The Sun's Two Faces: Solar Power in India, 1877-2021
Location: Online, via Zoom
Sponsor: Harvard University Asia Center
Science and Technology Seminar Series
Speaker: Elizabeth Chatterjee, University of Chicago
Chair: Victor Seow, Department of the History of Science
Sponsored by the Harvard University Asia Center and convened by Professor Victor Seow, Department of the History of Science; Co-sponsored by the Lakshmi Mittal and Family South Asia Institute, Harvard University
Please register here: https://harvard.zoom.us/meeting/register/tJcqfu2hq...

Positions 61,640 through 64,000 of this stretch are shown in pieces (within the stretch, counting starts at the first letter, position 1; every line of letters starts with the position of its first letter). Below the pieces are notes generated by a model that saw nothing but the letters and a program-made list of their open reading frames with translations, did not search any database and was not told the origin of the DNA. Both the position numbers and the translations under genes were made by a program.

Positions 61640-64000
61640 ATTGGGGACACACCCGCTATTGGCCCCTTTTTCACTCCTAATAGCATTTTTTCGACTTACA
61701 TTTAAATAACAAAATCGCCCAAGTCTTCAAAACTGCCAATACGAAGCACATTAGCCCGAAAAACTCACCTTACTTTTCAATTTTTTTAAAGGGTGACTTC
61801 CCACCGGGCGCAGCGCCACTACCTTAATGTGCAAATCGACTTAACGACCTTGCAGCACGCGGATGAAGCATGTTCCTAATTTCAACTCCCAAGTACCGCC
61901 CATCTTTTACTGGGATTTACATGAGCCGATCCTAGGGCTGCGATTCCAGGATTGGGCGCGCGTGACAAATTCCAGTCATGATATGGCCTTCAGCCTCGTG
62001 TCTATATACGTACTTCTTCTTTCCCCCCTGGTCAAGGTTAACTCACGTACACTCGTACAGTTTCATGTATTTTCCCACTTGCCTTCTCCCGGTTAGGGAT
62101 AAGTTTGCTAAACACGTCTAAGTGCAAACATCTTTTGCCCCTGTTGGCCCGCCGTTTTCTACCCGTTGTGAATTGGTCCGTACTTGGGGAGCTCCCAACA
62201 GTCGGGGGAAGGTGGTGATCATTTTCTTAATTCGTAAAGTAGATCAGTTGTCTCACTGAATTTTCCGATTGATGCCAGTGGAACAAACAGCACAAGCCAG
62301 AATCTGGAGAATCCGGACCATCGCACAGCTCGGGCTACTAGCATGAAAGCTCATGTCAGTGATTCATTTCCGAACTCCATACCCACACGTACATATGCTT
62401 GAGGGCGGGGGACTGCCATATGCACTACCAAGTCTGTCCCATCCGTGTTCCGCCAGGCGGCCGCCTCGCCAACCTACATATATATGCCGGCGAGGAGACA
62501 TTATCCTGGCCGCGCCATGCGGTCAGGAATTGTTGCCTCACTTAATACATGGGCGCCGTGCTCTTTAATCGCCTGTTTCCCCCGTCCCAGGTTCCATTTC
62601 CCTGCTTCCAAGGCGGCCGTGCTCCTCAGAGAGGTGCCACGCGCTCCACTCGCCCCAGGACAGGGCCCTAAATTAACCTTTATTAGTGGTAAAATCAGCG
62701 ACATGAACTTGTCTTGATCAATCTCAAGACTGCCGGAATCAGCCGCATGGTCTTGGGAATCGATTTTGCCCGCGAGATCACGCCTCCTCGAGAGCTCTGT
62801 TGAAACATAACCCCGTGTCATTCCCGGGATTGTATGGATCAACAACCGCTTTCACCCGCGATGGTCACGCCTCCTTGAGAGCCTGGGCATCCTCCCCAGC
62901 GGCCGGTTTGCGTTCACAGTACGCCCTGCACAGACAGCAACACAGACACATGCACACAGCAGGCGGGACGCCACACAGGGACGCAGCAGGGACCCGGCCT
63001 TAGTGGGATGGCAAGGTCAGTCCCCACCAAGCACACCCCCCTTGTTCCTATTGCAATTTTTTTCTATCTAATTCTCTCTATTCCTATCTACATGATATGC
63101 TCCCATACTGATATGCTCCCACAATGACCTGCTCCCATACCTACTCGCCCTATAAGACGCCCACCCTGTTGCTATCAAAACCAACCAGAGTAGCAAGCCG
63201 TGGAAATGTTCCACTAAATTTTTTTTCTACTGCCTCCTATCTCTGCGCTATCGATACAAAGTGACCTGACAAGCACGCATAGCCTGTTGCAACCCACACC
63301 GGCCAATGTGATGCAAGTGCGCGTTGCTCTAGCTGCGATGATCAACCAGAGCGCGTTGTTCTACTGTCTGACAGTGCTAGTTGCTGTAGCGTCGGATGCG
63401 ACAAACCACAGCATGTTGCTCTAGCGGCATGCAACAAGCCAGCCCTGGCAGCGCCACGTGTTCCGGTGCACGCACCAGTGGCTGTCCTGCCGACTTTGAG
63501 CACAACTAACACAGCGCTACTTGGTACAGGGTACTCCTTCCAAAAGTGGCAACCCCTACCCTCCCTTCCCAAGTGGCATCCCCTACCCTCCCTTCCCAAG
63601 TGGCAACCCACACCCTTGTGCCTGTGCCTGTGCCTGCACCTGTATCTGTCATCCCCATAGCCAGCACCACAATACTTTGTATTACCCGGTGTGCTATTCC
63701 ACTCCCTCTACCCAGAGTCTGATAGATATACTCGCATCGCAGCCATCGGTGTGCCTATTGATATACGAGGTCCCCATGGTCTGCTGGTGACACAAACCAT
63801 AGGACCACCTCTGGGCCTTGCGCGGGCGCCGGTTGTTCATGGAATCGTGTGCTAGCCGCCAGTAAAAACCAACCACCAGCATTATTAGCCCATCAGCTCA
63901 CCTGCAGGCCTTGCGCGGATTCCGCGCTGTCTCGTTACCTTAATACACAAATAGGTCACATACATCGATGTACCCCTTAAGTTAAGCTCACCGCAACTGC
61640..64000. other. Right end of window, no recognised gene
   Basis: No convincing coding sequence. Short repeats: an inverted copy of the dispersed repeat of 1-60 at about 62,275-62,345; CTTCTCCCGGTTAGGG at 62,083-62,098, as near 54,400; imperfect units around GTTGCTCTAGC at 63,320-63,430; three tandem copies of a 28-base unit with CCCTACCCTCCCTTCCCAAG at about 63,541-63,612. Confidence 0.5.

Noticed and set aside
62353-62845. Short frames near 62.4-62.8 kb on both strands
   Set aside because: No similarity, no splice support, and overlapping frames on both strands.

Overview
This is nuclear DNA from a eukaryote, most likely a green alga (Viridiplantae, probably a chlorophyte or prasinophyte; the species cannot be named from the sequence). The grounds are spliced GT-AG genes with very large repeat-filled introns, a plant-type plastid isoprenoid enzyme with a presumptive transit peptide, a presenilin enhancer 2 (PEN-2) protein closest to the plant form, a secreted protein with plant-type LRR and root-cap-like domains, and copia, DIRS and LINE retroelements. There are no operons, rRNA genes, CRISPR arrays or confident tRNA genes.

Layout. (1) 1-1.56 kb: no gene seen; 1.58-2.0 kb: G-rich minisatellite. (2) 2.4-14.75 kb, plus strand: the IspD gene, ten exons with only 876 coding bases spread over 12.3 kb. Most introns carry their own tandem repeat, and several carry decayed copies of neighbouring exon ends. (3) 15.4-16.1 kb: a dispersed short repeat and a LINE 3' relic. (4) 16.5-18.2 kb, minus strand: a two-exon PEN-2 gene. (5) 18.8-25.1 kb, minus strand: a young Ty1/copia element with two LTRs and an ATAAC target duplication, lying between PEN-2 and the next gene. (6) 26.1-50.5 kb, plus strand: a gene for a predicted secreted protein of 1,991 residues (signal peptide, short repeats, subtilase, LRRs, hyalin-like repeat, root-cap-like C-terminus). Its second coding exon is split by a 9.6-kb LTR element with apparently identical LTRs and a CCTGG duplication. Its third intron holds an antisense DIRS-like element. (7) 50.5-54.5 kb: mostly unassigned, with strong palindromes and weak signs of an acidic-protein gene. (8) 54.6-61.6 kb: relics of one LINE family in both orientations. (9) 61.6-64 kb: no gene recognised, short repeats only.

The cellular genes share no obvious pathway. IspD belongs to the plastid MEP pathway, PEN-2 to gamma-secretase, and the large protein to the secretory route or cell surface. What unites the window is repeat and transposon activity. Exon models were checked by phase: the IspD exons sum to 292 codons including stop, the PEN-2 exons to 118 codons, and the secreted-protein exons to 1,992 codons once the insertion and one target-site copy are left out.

Solar energy is popularly cast as a novel magic bullet that promises both sustainable development and democratic decentralization. Such utopianism overlooks a longer history of solar research and policy in the postcolonial world. In parallel with the Nehruvian state’s famed high-modernist dams and nuclear projects, there persisted in newly independent India a competing tendency to think small. This was a fundamentally conservative vision, rooted in the idea of a dual energy economy: abundant grid electricity for the urban rich, frugal and inferior off-grid technologies for the rural poor. The massive rural electrification campaigns of the twenty-first century finally revealed the social unsustainability of this dualistic approach. Across India austere off-grid solutions have been abandoned in favor of the “real power” of the predominantly coal-fired public grids, while distributed rooftop solar generation is reimagined as an instrument of elite flight. Against the tendency in energy history to study single power sources in isolation, this history signals the importance of studying energy regimes in the round. Solar power has evolved in the shadow of the grid. Long the poor man’s energy, today a newly elitist but equally inegalitarian new chapter is dawning in solar history.